Bangladesh Awami League’s election victory with a margin of victory at 96 per cent “was a result one might expect in a place like North Korea, not a democratic nation such as Bangladesh”, writes The Washington Post.
That is, according to the US newspaper, exactly the problem: prime minister Sheikh Hasina “consolidated her grip on power but at the cost of her own electoral legitimacy.”
Her party and its allies secured 288 out of 299 contested seats. The opposition BNP, which won only seven, has called the election “farcical” and demanded a do-over, TIME magazine mentioned in an article 'They Threaten Everyone', adding that Sheikh Hasina's “landslide win in Bangladesh marred by voter suppression”.
The Economist wrote, “… the embarrassingly skewed tally suggested that the BNP was not really the biggest loser. The biggest loss was for democracy itself.”
It observed that the flawed general election of 30 December represented a sharp reversion to the less democratic end of the spectrum. “The Awami League, which has been in power continuously for 10 years, flagrantly wielded the full power of state institutions,” the British magazine said in a piece “By hook, crook and ballot”.
TIME magazine cited an example of voting in Dhaka on 30 December, quoting a polls worker who tried to defend disruption in voting as “Lunch break”. But by 3.10pm, the explanation had changed. “We’ve already started to count,” a policeman was quoted to have said. The polls had been supposed to close at 4pm.
It also pointed out that the result of AL’s landslide victory has been clouded by pre-election violence and allegations of a crackdown on the opposition Bangladesh Nationalist Party (BNP), as well as widespread reports of vote-rigging and intimidation on election day, some of which was observed by TIME on the ground.
The Washington Post reported that there were scattered reports of irregularities at polling stations, including possible vote tampering, “but observers said Hasina had used other means to tilt the field in her favour long before Sunday.”
Nazrul Islam Khan, a standing committee leader of the BNP, told TIME that "the extent to which the government has rigged these elections is beyond imagination."
The AL chief, Hasina, rejected all allegations of impropriety, at a briefing with journalists and election observers on Monday evening. Her advisor HT Imam was said to have called it "one of the best elections held ever."
Evidence of voter disruption was widespread, said TIME. At one polling station at Kabi Nazrul Islam College in Old Dhaka, TIME was reportedly harassed by dozens of government supporters and forced to delete a video showing a woman who got into a fight with poll workers.
It wasn’t just BNP supporters who claimed they were prevented from voting. "I wanted to vote for the Awami League anyway, but when I reached the polling station they told me my vote had already been cast," said one woman who asked TIME not to publish her name for fear of reprisals.
The Economist said the sweeping nature of the repression meant that on voting day, few of the BNP’s electoral agents — who guide voters and monitor the process — dared show up at the 40,000 polling stations. By contrast, the Awami League fielded 120,000 agents. In Dhaka, the capital, it was hard to find a single poster for the BNP among the tens of thousands boosting the Awami League, the magazine said.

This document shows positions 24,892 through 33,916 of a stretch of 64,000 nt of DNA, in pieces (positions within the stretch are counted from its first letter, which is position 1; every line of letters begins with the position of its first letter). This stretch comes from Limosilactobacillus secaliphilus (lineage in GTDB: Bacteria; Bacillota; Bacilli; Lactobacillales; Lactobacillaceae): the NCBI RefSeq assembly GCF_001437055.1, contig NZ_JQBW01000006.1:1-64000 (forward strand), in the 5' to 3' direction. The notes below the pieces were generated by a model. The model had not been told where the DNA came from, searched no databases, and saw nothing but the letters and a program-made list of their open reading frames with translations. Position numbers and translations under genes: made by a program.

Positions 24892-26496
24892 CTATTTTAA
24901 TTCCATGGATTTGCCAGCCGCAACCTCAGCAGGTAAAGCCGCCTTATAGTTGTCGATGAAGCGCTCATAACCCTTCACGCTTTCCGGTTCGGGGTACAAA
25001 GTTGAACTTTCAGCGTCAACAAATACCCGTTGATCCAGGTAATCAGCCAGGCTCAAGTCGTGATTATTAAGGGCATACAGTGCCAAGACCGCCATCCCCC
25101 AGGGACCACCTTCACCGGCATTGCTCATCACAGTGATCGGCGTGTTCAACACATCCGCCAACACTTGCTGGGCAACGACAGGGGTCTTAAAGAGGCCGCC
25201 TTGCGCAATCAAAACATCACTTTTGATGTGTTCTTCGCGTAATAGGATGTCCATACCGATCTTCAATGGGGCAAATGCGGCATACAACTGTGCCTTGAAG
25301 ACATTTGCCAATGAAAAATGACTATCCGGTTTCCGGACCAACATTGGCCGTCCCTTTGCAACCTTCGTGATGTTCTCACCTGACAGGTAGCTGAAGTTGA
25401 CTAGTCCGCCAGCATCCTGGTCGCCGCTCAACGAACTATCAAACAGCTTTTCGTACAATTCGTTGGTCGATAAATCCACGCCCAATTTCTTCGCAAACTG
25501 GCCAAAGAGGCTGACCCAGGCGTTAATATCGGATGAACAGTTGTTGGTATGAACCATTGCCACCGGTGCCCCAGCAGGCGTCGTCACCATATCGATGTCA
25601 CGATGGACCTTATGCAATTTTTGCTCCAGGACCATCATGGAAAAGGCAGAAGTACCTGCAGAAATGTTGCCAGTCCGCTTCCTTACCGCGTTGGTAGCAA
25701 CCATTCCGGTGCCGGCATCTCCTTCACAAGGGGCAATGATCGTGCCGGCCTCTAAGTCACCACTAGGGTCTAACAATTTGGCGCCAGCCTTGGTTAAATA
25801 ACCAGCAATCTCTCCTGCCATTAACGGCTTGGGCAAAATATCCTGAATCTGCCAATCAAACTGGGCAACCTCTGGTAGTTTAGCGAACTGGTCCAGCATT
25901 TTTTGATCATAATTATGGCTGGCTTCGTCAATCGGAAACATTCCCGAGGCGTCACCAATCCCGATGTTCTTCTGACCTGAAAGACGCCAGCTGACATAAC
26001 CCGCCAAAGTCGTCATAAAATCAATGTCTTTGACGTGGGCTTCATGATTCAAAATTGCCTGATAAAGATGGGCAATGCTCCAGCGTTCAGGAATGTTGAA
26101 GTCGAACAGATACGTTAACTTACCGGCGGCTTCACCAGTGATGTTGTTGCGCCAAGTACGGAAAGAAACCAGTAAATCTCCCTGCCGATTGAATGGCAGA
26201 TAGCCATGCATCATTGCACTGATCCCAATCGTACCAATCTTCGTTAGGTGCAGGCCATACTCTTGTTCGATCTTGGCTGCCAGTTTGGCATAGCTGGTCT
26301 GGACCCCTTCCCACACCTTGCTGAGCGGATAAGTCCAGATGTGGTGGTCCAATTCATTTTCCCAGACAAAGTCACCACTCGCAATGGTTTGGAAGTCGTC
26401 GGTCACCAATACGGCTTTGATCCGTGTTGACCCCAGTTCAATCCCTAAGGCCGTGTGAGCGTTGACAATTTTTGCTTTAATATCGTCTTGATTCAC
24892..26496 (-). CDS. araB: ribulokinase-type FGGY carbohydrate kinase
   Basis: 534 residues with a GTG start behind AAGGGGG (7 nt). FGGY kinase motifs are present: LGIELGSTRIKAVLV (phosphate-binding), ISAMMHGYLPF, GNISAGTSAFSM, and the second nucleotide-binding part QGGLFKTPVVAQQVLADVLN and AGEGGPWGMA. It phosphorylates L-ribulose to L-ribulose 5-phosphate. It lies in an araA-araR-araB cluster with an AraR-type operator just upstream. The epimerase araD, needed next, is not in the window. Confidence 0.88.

The sweeping nature of Hasina’s victory raises “serious doubt” about the fairness of the election, the Post quoted Ataur Rahman, president of the Bangladesh Political Scientist Association, as saying. He added that the opposition’s tiny number of seats also means there will be no mechanism for political accountability.
Hasina, according to the newspaper, is also viewed by some — including in neighbouring India — as an ally against the potential spread of Islamist extremism in Bangladesh.
After Sunday’s election, Bangladesh has become a “one-party democracy,” Kanchan Gupta, a political commentator in New Delhi, was quoted to have written. Hasina “faces no opposition worth its name.”
“Why should Sheikh Hasina pull out so many stops to ensure a victory that most observers had assumed was in the bag in any case?” wrote The Economist, adding that opinion polls had universally shown a solid advantage for the Awami League.
The magazine observed that Sheikh Hasina seems to bear a personal grudge against perceived enemies, which springs both from the murder of her family members including Bangabandhu Sheikh Mijibur Rahman in 1975 and from an attempt on her own life that has allegedly been tied to figures in the BNP.
Some of the ruling party’s rivals were quoted to have suggested that the AL needs to cling to power to cover its own corruption.
TIME quoted Bangladeshi editors and journalists as saying that it’s increasingly difficult to publish news that embarrasses the government. Some estimate they self-censor at least two-thirds of their stories. “I am not sure if I want to stay in this country now that the Awami League will feel even more entitled to stifle dissent,” one TV journalist, who wished to remain anonymous for fear of retaliation, was quoted to have said.
And on social media, it reported, criticism of the government is carefully shrouded in irony. "Can someone please tell me if my vote was already cast? Then I don’t have to get out of bed this morning," a law student posted on Facebook on election day.
TIME referred to a BNP activist, Mozammal Hossain, one of a dozen BNP activists who were documenting fraud, arrests, voter harassment and violence during these elections, as saying that his parents were recently harassed by police for their son’s work. “They threaten everyone,” he was quoted to have said.